So, how much tutoring do you need?
Students will require varied amounts of tuition based on several factors: :
- their current academic standing,
- their goals,
- their year level,
- their work ethic and
- the length of time in which they want to achieve the goals
Tutoring can make a large difference to under performing students and this can really boost their confidence which in turn begins to reinvigorate the passion for the subject. There are a lot of positive aspects that can flow from tuition, however to maintain these, momentum is necessary!
A universal experience:
This is probably the most universal experience for maths students: When the tutor explains an idea the student understands- they “get it”. The tutor leaves but the student still “gets stuck” when they try it on their own. They can’t continue with the next exercise that was set for homework and wait until the next tutorial to resolve their problem. When they’re at school the next day they don’t feel 100% confident in class because they know they couldn’t figure out various problems from the last set of homework. This experience is quite detrimental to a student’s rate of improvement, it really kills the momentum.
Maybe this is happening because it takes the whole tutoring session just to answer all of the student’s outstanding questions. Maybe it’s because there was not enough time to really slow down and ensure there is deep comprehension for every concept that lesson, perhaps the student was desperate to get through as much content as possible.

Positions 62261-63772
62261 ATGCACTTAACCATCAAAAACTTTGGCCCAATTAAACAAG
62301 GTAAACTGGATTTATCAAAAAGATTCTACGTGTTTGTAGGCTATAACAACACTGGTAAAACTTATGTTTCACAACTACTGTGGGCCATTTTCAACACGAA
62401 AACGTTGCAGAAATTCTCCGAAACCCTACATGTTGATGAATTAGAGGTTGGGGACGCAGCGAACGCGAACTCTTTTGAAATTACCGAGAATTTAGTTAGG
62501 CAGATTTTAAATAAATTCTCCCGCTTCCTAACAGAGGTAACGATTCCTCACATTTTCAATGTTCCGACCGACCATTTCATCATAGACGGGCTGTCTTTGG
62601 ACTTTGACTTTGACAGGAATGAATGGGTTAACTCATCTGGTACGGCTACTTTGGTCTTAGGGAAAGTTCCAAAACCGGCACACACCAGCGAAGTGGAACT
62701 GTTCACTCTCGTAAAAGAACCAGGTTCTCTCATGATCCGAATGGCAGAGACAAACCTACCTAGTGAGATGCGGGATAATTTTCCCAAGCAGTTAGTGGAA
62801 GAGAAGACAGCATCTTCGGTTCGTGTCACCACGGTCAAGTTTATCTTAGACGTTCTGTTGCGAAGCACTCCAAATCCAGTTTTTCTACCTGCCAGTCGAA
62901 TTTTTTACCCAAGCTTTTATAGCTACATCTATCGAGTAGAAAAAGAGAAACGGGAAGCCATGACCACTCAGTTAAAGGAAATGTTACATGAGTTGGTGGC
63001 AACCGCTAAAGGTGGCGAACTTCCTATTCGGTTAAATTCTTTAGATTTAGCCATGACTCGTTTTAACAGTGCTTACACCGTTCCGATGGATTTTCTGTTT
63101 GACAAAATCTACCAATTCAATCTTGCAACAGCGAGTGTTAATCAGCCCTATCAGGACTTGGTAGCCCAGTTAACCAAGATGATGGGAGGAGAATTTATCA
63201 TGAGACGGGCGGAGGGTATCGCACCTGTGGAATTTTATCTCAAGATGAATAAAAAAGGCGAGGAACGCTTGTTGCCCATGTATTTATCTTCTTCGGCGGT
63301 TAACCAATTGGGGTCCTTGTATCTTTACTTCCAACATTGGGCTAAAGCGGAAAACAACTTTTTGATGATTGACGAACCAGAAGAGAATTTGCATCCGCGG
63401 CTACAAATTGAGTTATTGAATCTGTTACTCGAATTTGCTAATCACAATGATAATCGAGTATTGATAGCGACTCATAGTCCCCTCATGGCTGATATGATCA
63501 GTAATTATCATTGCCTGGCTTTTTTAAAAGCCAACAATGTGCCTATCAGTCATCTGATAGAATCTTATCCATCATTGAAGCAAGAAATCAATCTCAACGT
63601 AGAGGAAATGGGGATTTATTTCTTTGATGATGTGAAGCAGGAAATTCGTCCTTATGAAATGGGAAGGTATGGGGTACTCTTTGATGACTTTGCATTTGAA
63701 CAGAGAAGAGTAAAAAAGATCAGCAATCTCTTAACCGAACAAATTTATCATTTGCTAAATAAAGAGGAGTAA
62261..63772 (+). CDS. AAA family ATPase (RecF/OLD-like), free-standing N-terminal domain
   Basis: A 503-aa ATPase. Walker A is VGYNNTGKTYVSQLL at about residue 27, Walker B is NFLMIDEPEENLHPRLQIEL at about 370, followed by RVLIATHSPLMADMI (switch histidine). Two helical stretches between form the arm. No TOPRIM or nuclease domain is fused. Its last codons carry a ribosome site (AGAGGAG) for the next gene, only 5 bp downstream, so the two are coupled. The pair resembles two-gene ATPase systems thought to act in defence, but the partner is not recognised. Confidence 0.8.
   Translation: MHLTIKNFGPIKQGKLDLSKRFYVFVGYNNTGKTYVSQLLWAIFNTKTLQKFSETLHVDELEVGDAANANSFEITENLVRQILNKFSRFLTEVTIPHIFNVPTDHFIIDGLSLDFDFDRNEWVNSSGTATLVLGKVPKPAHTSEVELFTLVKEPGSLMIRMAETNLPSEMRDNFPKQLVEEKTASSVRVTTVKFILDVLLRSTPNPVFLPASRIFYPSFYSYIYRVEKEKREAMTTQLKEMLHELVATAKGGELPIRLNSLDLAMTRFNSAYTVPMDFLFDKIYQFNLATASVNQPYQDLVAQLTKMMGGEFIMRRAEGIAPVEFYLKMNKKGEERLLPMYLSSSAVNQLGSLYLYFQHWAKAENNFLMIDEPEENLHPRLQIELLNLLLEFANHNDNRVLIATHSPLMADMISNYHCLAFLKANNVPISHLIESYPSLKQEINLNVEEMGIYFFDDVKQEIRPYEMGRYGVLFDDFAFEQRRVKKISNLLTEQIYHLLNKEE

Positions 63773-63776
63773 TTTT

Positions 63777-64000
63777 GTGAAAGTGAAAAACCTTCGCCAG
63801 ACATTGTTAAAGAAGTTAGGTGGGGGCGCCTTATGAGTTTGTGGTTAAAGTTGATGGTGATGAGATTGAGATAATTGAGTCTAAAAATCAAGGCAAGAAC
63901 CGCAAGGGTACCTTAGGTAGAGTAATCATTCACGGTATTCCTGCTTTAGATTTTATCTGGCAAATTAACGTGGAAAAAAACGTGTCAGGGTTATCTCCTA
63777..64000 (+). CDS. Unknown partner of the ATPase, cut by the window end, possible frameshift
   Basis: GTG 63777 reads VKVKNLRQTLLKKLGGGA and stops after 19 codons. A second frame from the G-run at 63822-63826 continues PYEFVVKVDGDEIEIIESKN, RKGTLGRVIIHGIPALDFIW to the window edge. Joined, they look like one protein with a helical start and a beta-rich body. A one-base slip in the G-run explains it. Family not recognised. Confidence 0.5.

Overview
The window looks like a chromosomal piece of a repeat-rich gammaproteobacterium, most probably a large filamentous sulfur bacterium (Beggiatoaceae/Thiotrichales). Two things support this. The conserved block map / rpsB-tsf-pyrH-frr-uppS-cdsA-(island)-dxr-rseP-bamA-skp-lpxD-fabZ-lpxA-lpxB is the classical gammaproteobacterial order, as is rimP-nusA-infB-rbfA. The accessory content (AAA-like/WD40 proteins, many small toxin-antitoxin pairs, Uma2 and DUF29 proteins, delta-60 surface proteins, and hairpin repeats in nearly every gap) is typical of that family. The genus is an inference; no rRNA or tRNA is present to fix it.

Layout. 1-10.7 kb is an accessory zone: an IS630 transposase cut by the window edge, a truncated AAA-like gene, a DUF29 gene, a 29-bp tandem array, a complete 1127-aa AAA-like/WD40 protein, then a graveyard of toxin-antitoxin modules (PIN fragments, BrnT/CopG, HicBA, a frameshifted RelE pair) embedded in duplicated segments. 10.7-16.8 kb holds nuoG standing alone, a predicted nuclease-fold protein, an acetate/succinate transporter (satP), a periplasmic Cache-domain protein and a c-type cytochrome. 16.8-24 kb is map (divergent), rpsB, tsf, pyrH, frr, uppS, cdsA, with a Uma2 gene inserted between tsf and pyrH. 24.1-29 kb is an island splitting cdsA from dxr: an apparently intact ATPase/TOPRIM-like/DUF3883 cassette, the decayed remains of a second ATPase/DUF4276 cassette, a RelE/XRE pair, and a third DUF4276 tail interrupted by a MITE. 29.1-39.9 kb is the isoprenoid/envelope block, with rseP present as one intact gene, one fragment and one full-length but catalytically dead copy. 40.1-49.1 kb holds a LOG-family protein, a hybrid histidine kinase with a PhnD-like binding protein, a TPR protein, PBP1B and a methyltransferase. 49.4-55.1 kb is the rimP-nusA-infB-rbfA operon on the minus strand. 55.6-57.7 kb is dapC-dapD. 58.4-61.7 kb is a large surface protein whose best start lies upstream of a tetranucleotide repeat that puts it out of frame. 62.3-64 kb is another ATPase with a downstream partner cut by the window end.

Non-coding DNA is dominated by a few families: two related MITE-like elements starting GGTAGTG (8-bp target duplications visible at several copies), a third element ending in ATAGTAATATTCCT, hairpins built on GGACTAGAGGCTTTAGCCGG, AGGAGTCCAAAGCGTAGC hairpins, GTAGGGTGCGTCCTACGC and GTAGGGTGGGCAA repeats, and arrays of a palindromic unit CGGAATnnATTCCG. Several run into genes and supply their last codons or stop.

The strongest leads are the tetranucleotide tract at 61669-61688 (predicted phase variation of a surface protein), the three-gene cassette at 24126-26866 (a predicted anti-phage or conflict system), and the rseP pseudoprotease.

The truth is that if a student wants to do really well, just getting through the work is not enough. They must:
- take whatever time is necessary to deeply understand each concept, including those super hard worded problems
- regularly spend time revising and bolstering weak areas
- periodically do timed practice tests to ensure they have good exam technique including time management and anxiety management
- practice, practice, practice… and, did we say practice?
Ok, so tell me, how much tutoring does my child need?
An hour of tuition a week will typically help the student with what has been taught in the past week and give time to revise upcoming work. However, if the student is already struggling to keep up, an hour of tuition, while being helpful, might not be enough. If your student is wishing to improve by a large amount, or in a short period of time, it would be wise to consider 90 to 120 minutes of tuition. This gives the student and the tutor more freedom to structure their lesson to ensure everything is effectively dealt with rather than just rushing to answer all of the student’s questions.
Two hours of tuition a week is seen as the best option for providing high results in the shortest time. Normally clients do a one hour lesson on two separate days. With this level of increased access to the tutor, the student can quickly start to feel like they are finally on top of everything or even ahead of their class mates. It provides a more consistent and free structure for the student where they will be able to get the most out of each tuition lesson, focusing on whatever they need to without feeling rushed. This allows the tutor and the student to be in contact every few days and therefore constantly make progress, without ever getting stuck for more than a day or so.
Once per week 1.5 hour lessons are also very effective for students who are mature enough to sit still that long. It typically gives the student some extra time beyond just rushing through their questions to focus on problem solving, back checking and other crucial study skills that bolster confidence and performance.
Generally, the more time a tutor is with a student, the more time they can spend refining the student’s study habits as well as revising and practising the class work. Leaving more time to fine tune exam revision techniques and time-management will allow the student to receive even higher results. In a nutshell, you should have an amount of tutoring that allows the tutor to do more than just answer your child’s outstanding questions.
Regardless of the situation, we tend to find squeezing more tutoring into a shorter time period gets better results than stretching those lessons out over a long time.